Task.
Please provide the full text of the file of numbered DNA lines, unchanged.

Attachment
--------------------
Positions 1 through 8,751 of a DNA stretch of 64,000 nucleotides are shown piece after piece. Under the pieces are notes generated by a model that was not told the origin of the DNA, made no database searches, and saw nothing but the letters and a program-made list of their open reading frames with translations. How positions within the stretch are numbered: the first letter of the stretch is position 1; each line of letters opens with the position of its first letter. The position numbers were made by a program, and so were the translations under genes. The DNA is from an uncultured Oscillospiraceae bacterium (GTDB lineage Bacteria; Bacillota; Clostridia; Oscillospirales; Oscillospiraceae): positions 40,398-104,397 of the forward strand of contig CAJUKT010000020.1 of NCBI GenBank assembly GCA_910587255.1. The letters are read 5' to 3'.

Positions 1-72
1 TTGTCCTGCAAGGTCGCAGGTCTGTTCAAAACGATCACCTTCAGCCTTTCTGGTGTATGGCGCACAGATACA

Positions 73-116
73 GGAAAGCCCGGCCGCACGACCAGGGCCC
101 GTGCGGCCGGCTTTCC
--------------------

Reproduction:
Positions 1 through 8,751 of a DNA stretch of 64,000 nucleotides are shown piece after piece. Under the pieces are notes generated by a model that was not told the origin of the DNA, made no database searches, and saw nothing but the letters and a program-made list of their open reading frames with translations. How positions within the stretch are numbered: the first letter of the stretch is position 1; each line of letters opens with the position of its first letter. The position numbers were made by a program, and so were the translations under genes. The DNA is from an uncultured Oscillospiraceae bacterium (GTDB lineage Bacteria; Bacillota; Clostridia; Oscillospirales; Oscillospiraceae): positions 40,398-104,397 of the forward strand of contig CAJUKT010000020.1 of NCBI GenBank assembly GCA_910587255.1. The letters are read 5' to 3'.

Positions 1-72
1 TTGTCCTGCAAGGTCGCAGGTCTGTTCAAAACGATCACCTTCAGCCTTTCTGGTGTATGGCGCACAGATACA

Positions 73-116
73 GGAAAGCCCGGCCGCACGACCAGGGCCC
101 GTGCGGCCGGCTTTCC